Social entrepreneur Henry May is the founder of CoSchool, a B-Corp* that’s worked with 5,000 youth in Bogota, Colombia. CoSchool works to build emotional, social, and leadership skills through extracurricular programs. In this episode, Henry May speaks about his journey of self discovery, hardest moments, greatest lessons, and why he decided to make CoSchool a B-Corp instead of a nonprofit organization.
Henry May is a young teacher from England and a huge soccer fanatic. His work has been recognized by Ashoka, the world’s leading social entrepreneurship agency and by Unreasonable Institute. He is also the founder of The Huracan Foundation, a global soccer movement.
“The self-doubt never goes away, it’s part of being human.”
“I saved up by eating rice and lentils every day and as I watched my friends go out on weekends.”
“Without that driving force, you’ll just step aside when the hardship comes.”
“When I’m not having difficult conversations, problems start to appear.”
“If it’s going to be successful, it’s going to take a long time. 10, 20, 50 years. Let’s not try and run too fast because this is a marathon.”
*B Corps are for-profit companies certified by the nonprofit B Lab to meet rigorous standards of social and environmental performance, accountability, and transparency. Today, there is a growing community of more than 1,600 Certified B Corps from 42 countries and over 120 industries working together toward 1 unifying goal: to redefine success in business.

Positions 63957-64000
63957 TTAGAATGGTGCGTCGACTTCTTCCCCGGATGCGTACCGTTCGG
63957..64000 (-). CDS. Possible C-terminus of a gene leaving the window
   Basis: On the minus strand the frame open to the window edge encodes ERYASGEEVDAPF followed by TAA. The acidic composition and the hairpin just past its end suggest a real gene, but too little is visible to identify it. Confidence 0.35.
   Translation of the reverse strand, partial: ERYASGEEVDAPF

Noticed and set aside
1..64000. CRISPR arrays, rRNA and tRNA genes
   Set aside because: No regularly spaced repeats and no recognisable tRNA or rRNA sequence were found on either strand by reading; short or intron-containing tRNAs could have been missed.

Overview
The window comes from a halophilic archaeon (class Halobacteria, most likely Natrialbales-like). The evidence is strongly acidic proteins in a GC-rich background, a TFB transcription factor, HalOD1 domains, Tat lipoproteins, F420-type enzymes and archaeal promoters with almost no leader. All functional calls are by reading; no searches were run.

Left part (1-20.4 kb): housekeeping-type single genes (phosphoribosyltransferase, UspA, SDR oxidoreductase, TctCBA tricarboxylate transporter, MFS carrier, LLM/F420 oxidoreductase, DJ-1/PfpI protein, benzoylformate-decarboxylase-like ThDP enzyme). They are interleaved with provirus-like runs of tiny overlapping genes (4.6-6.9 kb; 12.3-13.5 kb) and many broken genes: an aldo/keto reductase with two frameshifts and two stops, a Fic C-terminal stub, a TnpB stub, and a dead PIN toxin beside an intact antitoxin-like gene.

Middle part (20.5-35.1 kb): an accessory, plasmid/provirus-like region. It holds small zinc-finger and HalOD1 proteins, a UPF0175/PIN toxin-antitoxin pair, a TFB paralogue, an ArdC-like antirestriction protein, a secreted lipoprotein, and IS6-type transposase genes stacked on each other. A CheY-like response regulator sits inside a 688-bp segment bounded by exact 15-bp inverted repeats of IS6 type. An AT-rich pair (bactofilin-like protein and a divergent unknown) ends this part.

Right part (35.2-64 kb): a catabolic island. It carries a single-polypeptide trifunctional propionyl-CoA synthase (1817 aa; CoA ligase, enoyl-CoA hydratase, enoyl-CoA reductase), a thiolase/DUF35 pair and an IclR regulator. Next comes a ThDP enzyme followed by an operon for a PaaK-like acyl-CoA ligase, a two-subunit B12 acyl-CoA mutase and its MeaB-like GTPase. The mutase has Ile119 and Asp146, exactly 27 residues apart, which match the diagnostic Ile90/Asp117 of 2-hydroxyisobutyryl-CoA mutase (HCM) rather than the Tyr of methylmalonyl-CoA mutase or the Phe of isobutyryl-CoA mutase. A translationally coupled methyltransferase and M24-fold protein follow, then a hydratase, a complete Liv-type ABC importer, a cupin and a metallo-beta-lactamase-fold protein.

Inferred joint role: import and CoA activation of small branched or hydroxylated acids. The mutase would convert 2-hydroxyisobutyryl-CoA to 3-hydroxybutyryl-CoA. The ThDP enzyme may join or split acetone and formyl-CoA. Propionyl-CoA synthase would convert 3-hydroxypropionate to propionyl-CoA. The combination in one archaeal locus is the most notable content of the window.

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Reading List from Henry May
Show Notes for Henry May
- Henry May visited Colombia as a backpacker in 2009
- He returned to live there in 2012 and has been living there since
- Henry did Teach First in London, UK
- He then worked for Teach for Colombia through the Teach for All network, then worked for Proctor and Gamble, and then worked for a private school in Colombia
- Starting an organization is like “being born” because when you’re a baby, you don’t know what is going on around you and need help from everyone around you.
- “The self-doubt never goes away, but it’s part of being human.”
- To find time and money to start CoSchool, Henry cut back on on rent by moving back in with his parents. He worked part-time and worked on the weekends to save up for his big idea.
- During the early years, Henry ate rice and lentils every day and watched friends go out on the weekends as he counted pennies. He started to think the decision was a big mistake
- The co-founder’s mother loaned $1,200 to keep CoSchool going
- As a social entrepreneur, you have to be convinced that your work matters
- One of his former, at-risk students in the UK who was into philosophy was convicted of murder. Events like that give Henry the conviction that he needs to improve the education system in the world’s vulnerable neighborhoods
- “Without that driving force, you’ll just step aside when the hardship comes.”
- CoSchool went through a lot of iteration in the early days
- The first pilot program was a 10-week sports program for public and private schools
- But after observing and listening, Henry realized that the program needed to be different
- The overall vision is the same, but the “how” has changed a lot
- The co-founder suddenly left because he got an offer to work for another organization